I’ve been reading the public commentary for the recently proposed ELD rules and noticed a trend. There are lots of comments about personal freedom, privacy, and getting out of the trucking industry. Some drivers even comment in support of electronic logging. But one thing that comes up over and over is that the 14-hour shift rule is too restrictive and causes more harm than good.
It seems like a valid argument and one that we talk about often around the office. There are lots of honest, hard-working professional drivers out there who have the judgment and experience to balance tight delivery timelines with the breaks they need to drive safely. These drivers should be given more freedom to choose when to drive and when to rest.
Unfortunately, the current hours of service rules don’t guarantee safe driving. Off-duty time doesn’t guarantee a good sleep. If the current rules were to be even more rigidly enforced, it would be a constant cause of stress and inefficiency.
“When I’m driving and I get tired, I can’t stop because my 14-hour clock is running out and I know I’ll run out of hours. It used to be you could take a break and still finish your drive after, but now I can’t, so I have to drive tired.”
-Aaron Minde, Owner/Operator
Driver Empowerment and Accountability
I read a recent article on CCJ where executive editor Jack Roberts observed: “the issue of flexibility has to be addressed in a meaningful and fair way. If a driver is so many miles or minutes away from delivering a load or getting home, then there needs to be a common sense allowance—some ‘padding,’ if you will—to allow them to do so.” I think this kind of reasonable approach is long overdue. Why is the FMCSA punishing good drivers by creating such restrictive rules?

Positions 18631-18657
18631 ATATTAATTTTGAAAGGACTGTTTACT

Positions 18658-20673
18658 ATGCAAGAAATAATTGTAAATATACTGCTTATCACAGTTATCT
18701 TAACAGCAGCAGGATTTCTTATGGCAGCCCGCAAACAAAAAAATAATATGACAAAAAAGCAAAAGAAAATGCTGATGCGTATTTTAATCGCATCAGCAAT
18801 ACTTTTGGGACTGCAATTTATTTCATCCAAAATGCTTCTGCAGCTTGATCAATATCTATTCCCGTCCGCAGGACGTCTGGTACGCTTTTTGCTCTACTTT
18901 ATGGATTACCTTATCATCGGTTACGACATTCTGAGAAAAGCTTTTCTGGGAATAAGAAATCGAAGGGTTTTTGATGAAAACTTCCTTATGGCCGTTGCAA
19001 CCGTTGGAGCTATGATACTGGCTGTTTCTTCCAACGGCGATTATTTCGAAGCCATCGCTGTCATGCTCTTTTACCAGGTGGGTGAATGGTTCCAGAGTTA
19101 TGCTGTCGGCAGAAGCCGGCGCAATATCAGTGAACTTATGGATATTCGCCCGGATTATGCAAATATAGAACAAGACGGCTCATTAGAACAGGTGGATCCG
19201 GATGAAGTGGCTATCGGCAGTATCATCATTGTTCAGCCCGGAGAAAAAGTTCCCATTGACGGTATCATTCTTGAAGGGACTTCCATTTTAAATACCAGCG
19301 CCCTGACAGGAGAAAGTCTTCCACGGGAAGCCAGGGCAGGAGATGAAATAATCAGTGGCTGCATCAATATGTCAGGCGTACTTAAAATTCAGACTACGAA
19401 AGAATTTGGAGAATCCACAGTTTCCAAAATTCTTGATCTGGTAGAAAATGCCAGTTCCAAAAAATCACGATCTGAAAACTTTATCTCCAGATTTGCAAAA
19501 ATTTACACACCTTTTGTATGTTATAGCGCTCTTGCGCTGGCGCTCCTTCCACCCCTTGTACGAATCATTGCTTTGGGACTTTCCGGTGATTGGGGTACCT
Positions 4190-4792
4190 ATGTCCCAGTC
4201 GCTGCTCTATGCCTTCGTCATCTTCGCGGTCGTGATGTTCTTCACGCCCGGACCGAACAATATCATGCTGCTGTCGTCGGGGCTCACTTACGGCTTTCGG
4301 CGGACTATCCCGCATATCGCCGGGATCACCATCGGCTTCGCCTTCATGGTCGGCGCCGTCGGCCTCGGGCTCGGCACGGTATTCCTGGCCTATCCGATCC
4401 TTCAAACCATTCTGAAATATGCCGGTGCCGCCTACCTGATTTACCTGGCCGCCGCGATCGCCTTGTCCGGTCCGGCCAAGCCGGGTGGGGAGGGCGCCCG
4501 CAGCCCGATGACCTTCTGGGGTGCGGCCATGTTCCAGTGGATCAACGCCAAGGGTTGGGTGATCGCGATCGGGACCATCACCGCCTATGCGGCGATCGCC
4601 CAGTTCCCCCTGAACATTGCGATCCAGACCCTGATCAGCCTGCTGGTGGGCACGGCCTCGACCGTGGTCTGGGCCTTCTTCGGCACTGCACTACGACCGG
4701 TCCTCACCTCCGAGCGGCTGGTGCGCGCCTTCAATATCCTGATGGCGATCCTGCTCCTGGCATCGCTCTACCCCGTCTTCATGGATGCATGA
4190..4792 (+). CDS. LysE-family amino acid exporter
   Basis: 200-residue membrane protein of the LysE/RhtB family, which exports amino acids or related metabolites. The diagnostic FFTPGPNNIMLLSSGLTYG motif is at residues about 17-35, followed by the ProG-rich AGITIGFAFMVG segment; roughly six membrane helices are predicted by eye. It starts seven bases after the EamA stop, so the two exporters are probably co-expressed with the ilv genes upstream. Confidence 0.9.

The drivers I’ve met are like any other bunch of people. Some are good and some are bad. All people should be given the freedom and responsibility to do their job well. Why should drivers be treated any differently?
At BigRoad we have first-hand experience with the value technology can bring to trucking. Our fleet and driver apps have helped many people run a safer and more efficient fleet. But ultimately, the technology is only a tool. It’s the people using the tool that really make the industry work.
ELD can be another great tool, but only if it truly saves time and improves the lives of the people using it. More flexibility in hours of service rules might be a way to make ELD an instrument of freedom instead of a tool of oppression.
The comment period for the new ELD rule has been extended by 30 days, so you have until the end of June to learn what you can and make your voice heard. You can even submit comments online at the regulations.gov site.